When I invited Susan Wojcicki (CEO of YouTube), Sylvia Rhone (Chairman and CEO of Epic Records), and Julie Greenwald (Chairman and COO of Atlantic Records) to have a conversation about leadership, I wasn’t sure how much they’d be willing to share. But wow did it get real.
I’m so grateful 3 of the most revolutionary women in our business were willing to share their thoughts on redefining male-dominated industries. Their wisdom can be an inspiration for all professionals but especially for women as we celebrate Women’s History Month. I hope you enjoy our conversation below.
LYOR COHEN: Balancing the demands of personal and professional life can be extremely challenging. Susan, I know we’ve talked about how questions on balancing work with family are not asked to men. Can you share your thoughts on that?
SUSAN WOJCICKI: It’s not typical to ask male executives, “How do you do it all? How do you handle work and family?” But when you’re a woman executive, you are asked that a lot. With that question is an underlying assumption that you have key responsibilities for the home that you are not doing due to your job outside the home. It is changing now, and the assumptions on responsibilities are becoming more fluid, and that seems good for everyone.
That said, it is a challenge and it’s always a balancing act with a demanding job and family responsibilities. I think kids understand that you have other responsibilities in your life. And it’s good for them to learn that you have other things to tend to. You can’t be the perfect parent and the perfect person at work, but a lot of times doing the best you can is enough.
JULIE GREENWALD: I struggled as a young mom, climbing the career ladder with this beautiful newborn at home. It would’ve been nice for some woman mentor to warn me and say, “You’re going to miss some concerts to be a mom, and some soccer games because of your job.” Sometimes you don’t find the balance, so you do the best you can. Be present with your staff, be present at home. I just try to juggle. And I’ve learned how to forgive myself.
LYOR COHEN: Sylvia, you broke the ceiling for women and women of color in the most powerful roles in the music business. How do you bring along other women who might look to you as a trailblazer?
SYLVIA RHONE: When I started in this industry, I was initially hired as a secretary. As my role and responsibilities continued to evolve over time, I would take each new position and opportunity it afforded me very seriously. For young Black women who are networking and starting their careers in this field, it’s important for us to understand that every day is different and brings its own set of learning curves. For some, this can be daunting, but for me, it was my passion and I craved the chance to learn more. As I moved up the ladder, I encouraged each department to hire people who looked like me. Personally, I hired women for positions that were typically male-dominated. I would hire a woman as the lead for brand partnerships, or head of video production, or head of Business Affairs, or the Vice President of Sales. If you continue to offer these opportunities and commit to a diverse team, you will build a smart and talented brain trust of people of color and women for the future success of your company.
LYOR COHEN: Have all of you bumped into headwinds of chauvinism?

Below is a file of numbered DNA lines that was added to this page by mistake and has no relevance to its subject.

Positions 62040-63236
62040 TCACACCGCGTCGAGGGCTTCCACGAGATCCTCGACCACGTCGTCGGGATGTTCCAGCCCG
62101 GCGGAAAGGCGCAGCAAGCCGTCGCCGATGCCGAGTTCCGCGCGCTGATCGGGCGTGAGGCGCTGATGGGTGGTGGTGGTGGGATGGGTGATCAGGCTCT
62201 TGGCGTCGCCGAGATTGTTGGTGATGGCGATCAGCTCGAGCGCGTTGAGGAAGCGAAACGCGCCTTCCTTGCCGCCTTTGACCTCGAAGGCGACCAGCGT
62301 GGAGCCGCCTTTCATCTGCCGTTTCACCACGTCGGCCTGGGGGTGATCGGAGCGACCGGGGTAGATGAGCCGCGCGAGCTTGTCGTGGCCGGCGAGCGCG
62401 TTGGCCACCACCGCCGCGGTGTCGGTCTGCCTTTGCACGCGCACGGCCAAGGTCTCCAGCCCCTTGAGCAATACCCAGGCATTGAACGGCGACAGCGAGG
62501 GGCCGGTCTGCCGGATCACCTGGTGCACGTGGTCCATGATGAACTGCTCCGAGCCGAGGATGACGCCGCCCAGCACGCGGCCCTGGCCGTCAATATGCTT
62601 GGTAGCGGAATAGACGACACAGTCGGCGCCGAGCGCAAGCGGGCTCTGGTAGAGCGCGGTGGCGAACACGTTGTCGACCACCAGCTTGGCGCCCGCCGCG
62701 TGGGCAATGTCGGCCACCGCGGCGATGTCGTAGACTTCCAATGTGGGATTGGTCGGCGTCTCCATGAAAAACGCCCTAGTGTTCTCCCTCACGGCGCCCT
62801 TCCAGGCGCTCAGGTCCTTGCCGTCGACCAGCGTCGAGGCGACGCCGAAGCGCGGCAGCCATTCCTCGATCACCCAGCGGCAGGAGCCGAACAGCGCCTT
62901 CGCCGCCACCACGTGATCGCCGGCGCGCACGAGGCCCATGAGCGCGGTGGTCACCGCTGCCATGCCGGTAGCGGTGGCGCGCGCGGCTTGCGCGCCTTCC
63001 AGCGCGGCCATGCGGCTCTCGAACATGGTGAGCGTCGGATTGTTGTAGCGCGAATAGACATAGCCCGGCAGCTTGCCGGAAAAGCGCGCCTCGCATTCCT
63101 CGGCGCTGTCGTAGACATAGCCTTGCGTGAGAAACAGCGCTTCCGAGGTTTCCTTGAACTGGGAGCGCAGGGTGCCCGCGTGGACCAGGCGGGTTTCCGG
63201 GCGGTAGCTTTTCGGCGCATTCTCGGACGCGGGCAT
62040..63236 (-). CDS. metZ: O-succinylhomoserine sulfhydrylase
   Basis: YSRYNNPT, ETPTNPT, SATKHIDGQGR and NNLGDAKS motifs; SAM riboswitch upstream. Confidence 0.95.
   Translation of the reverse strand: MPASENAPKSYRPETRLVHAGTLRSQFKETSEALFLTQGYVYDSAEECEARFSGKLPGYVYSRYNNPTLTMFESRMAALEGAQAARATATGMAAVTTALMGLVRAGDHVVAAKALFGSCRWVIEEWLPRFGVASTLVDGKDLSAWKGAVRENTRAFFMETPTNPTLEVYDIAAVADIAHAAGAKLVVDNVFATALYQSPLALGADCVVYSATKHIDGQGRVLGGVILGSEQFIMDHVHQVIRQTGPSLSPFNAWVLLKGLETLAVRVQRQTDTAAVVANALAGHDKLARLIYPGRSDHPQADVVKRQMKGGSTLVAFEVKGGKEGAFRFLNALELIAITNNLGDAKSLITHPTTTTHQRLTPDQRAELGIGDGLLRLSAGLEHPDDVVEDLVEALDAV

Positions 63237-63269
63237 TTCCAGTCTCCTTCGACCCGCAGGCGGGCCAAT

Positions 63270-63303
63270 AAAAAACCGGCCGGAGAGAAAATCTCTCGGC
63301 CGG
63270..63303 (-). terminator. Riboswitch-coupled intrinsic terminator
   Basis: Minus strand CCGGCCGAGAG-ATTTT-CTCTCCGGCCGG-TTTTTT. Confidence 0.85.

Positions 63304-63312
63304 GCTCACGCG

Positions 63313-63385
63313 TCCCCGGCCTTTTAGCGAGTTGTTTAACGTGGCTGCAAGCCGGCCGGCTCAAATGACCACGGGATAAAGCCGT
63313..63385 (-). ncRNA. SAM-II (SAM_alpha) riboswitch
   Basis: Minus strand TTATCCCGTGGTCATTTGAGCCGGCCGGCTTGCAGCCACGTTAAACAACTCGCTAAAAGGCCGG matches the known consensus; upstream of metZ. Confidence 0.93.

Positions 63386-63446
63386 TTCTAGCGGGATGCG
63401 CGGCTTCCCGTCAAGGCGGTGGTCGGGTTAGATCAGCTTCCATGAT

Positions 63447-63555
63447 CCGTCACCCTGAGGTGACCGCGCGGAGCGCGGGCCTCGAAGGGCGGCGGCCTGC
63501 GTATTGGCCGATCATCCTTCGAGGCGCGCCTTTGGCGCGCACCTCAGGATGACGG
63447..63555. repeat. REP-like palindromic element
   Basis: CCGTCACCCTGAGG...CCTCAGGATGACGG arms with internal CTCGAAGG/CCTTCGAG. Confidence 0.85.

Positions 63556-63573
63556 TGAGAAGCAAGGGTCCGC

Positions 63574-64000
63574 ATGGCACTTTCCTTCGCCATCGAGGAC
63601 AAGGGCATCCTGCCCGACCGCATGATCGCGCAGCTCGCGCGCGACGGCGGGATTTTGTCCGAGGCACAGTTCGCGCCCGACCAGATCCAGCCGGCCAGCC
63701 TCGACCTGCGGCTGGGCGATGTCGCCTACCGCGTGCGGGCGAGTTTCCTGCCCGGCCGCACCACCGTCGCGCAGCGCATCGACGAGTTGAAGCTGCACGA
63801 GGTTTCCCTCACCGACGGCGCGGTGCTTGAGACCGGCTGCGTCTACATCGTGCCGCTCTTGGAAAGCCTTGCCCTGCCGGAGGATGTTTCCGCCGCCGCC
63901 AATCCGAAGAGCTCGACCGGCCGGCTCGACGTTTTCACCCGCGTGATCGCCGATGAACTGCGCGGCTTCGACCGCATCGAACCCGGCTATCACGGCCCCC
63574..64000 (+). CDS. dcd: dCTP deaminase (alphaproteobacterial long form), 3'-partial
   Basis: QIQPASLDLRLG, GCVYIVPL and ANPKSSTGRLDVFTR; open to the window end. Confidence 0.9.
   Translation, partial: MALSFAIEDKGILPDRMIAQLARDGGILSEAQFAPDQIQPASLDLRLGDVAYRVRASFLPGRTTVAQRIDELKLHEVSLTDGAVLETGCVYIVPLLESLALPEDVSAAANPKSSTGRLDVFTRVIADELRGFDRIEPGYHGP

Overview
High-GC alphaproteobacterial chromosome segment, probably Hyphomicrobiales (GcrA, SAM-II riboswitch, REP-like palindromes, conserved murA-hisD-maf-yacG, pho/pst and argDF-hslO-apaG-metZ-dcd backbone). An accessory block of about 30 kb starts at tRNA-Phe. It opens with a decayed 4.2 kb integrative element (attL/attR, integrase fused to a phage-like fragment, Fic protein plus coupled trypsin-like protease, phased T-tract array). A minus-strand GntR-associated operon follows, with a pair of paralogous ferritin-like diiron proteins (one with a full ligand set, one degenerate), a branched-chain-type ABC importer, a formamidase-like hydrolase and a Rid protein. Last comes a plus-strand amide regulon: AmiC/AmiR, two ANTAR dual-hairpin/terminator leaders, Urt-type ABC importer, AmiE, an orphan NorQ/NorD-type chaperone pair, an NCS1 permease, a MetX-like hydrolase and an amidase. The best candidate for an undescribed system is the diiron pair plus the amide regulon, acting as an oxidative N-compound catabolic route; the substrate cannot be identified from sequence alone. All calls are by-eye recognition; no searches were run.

JULIE GREENWALD: Listen, the first part of my career I was at a hip-hop label in the ’90s. It was a male-driven sport. But I felt that this business was a lot about taking care of artists. I thought of myself as a caretaker. And I felt that I was much more nurturing than my male counterparts. I wasn’t afraid to be a woman, and I was able to move talent like no other. I used my femininity to my advantage. There were times I was discouraged by the industry being so male-dominated, but I just out-hustled everybody. Eventually, I was able to hire a lot of women and create my own girls’ club. I had a tribe, a sisterhood that I was so happy to be around.
SYLVIA RHONE: In the early days of my career, I would spend a fair amount of time out on the road with a car full of male music executives for promotional tours. I was typically the only woman in that space. We’d travel from Philly to Detroit to Chicago — all of which required an overnight stay and we’d share one hotel room. It’s important for me to confirm that I never felt threatened. Rather, I grew up in a den of lions who protected me. No one ever treated me with disrespect — or less than their male peers — because this group had my back and I had theirs. That gave me a tremendous amount of confidence in overcoming stereotypes.
LYOR COHEN: What is a closing thought or anecdote you would like to share?
SUSAN WOJCICKI: It’s important for people to understand what their passion is and to find something they’re committed to doing in the long term. I find a lot of meaning in my work. I see the way it impacts people all around the globe. There’ve been challenges over the past 20 years — a lot of them — but I’m committed to what I’m doing, and I feel like I’m working for a larger cause, which helps me power through the hard times. I was supported by a lot of women along the way, and now I’m grateful to be in a position to give back to women who are just getting started themselves.
JULIE GREENWALD: I think the most important thing, male or female, is to know your strength and play to it. When you know what you’re good at, go for it — and don’t be afraid to let everyone else know how good you are. Greatness matters. Everyone has some kind of superpower. You just have to figure out what yours is.
I hope you all found this conversation as inspiring as I did. Thank you so much for reading, and please stay safe.
With love and respect,
Global Head of YouTube Music